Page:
Science Diary: Frontiers of the Brain – Replicating Data

SciDi: Frontiers of the Brain – Replicating Data

Music; Ambience: Neuron chatter

JM: Welcome to Pulse of the Planet’s Science Diaries – a glimpse of the world of science from the inside. We’re with John Beggs, a biophysicist at Indiana University, where he is studying the workings of the human brain. We’re listening to the sound of neurons, brain cells, sending out signals. It might sound like static, but those popping noises are what add up to thoughts and memories. By learning more about how individual neurons communicate, John Beggs hopes to better understand how the brain accomplishes its more complex tasks.

JB: “I’m about to talk with David Jackson. And we are working on a hot paper that just broke in the journal Nature and everybody’s been reading it and basically what they said is hey, we have a way of really understanding how lots of brain cells might be talking to each other by assuming that the models that we build are very simple. And so I’m here talking to David. So, tell me what have you been up to?”

David Jackson: “When we look at data from a neural system, be that a system in a lab, or a system in a living brain. We can look at the patterns of activation of the individual neurons. And for a long time, these patterns didn’t make any sense. The basic statistical models that we tried to apply just didn’t work. At all. And so, for the first time, in some senses, we have a model that is able to work really well and give quite good fits to the data, which is incredibly exciting.”

JB: “Yeah. One of the things we want to do is just basically replicate their findings, but with our data set. We’ve got some human tissue in there, we’ve got some tissue from rat brains that have been grown in different ways. So, we’ll see if this thing is going to fit their model. So far it looks pretty good. “

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Science Diary: Frontiers of the Brain - Replicating Data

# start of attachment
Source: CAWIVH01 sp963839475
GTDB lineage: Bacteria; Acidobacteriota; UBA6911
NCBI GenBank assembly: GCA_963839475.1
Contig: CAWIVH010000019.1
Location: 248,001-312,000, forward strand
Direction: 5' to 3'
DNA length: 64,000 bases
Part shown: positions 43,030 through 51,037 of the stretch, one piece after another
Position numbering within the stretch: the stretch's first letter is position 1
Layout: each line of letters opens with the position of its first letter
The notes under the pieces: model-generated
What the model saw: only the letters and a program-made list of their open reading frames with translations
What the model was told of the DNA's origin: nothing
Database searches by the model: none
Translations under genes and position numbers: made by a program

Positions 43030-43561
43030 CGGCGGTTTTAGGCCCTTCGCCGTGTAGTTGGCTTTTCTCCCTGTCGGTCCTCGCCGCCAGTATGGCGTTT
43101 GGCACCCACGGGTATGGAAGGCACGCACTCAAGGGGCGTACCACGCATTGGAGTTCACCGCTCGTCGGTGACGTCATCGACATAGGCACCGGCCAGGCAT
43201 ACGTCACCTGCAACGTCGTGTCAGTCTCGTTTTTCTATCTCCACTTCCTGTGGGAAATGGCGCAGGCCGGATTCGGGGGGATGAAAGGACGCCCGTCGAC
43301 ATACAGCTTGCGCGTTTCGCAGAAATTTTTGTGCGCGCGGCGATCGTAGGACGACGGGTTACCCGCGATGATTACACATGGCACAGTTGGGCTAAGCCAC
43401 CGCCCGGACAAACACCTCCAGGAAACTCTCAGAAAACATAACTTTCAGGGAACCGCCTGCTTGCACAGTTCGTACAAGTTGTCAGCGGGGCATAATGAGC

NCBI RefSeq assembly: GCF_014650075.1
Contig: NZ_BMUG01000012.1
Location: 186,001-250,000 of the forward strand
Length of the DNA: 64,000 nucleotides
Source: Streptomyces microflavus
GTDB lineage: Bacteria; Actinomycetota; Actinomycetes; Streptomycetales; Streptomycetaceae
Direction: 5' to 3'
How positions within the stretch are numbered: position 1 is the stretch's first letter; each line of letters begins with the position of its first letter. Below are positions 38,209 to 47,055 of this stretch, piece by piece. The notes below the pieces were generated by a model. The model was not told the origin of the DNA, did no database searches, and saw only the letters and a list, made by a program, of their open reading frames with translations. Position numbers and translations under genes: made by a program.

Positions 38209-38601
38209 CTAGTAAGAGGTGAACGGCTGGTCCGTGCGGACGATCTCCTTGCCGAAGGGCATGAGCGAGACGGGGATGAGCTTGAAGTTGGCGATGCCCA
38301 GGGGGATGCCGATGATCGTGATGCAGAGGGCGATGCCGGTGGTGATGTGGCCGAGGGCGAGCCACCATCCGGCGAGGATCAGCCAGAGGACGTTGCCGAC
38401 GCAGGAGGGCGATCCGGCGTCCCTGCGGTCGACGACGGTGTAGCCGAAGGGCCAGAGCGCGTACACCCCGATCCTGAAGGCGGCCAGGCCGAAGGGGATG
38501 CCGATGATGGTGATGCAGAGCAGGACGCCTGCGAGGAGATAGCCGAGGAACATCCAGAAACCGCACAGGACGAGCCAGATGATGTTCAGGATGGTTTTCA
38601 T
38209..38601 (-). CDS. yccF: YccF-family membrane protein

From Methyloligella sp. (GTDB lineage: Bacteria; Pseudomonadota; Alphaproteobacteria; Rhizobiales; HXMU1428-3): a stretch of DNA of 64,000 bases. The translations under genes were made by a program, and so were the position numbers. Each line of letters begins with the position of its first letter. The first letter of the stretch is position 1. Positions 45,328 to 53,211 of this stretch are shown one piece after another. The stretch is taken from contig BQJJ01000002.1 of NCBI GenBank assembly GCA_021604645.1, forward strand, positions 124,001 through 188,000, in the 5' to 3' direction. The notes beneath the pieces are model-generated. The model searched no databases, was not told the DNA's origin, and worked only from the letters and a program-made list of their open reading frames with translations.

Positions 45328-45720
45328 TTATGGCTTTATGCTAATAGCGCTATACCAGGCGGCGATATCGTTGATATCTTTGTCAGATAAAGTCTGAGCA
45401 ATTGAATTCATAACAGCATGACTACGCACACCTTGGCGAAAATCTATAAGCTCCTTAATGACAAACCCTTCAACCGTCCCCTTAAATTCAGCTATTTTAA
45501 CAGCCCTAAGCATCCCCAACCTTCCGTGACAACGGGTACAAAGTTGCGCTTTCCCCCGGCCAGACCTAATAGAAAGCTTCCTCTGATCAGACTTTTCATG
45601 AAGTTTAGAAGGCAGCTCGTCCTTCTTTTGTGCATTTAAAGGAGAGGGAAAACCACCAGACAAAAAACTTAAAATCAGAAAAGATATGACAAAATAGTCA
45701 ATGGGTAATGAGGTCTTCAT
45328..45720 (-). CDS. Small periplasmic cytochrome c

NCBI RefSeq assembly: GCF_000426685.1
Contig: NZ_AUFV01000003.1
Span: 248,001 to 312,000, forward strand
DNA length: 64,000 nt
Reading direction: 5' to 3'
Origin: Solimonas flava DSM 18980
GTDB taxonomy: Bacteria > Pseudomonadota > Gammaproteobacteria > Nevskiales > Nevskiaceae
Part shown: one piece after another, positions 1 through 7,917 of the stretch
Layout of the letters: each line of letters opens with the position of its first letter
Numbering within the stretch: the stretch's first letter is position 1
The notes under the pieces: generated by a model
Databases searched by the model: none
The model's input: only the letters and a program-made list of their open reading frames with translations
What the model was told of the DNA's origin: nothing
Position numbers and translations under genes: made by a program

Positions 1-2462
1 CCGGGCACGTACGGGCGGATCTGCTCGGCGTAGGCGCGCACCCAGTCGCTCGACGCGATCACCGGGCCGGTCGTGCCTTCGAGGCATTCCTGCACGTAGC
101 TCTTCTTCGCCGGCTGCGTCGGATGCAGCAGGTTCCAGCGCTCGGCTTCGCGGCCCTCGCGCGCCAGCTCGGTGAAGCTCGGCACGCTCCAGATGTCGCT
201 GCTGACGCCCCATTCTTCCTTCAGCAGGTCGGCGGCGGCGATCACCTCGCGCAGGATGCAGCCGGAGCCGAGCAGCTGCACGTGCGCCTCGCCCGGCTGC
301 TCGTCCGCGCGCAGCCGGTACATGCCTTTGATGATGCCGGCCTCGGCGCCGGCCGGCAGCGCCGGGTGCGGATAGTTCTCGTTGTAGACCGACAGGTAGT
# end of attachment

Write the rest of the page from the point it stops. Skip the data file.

A new model shows promise in helping Science Diarist John Beggs understand data collected from neurons.
Air Date:12/14/2006
Scientist:
Transcript:

SciDi: Frontiers of the Brain - Replicating Data

Music; Ambience: Neuron chatter

JM: Welcome to Pulse of the Planet's Science Diaries - a glimpse of the world of science from the inside. We're with John Beggs, a biophysicist at Indiana University, where he is studying the workings of the human brain. We're listening to the sound of neurons, brain cells, sending out signals. It might sound like static, but those popping noises are what add up to thoughts and memories. By learning more about how individual neurons communicate, John Beggs hopes to better understand how the brain accomplishes its more complex tasks.

JB: "I'm about to talk with David Jackson. And we are working on a hot paper that just broke in the journal Nature and everybody's been reading it and basically what they said is hey, we have a way of really understanding how lots of brain cells might be talking to each other by assuming that the models that we build are very simple. And so I'm here talking to David. So, tell me what have you been up to?"

David Jackson: "When we look at data from a neural system, be that a system in a lab, or a system in a living brain. We can look at the patterns of activation of the individual neurons. And for a long time, these patterns didn't make any sense. The basic statistical models that we tried to apply just didn't work. At all. And so, for the first time, in some senses, we have a model that is able to work really well and give quite good fits to the data, which is incredibly exciting."

JB: "Yeah. One of the things we want to do is just basically replicate their findings, but with our data set. We've got some human tissue in there, we've got some tissue from rat brains that have been grown in different ways. So, we'll see if this thing is going to fit their model. So far it looks pretty good. "

Pulse of the Planet is made possible in part by Virginia Tech, inventing the future through a hands-on approach to education and research.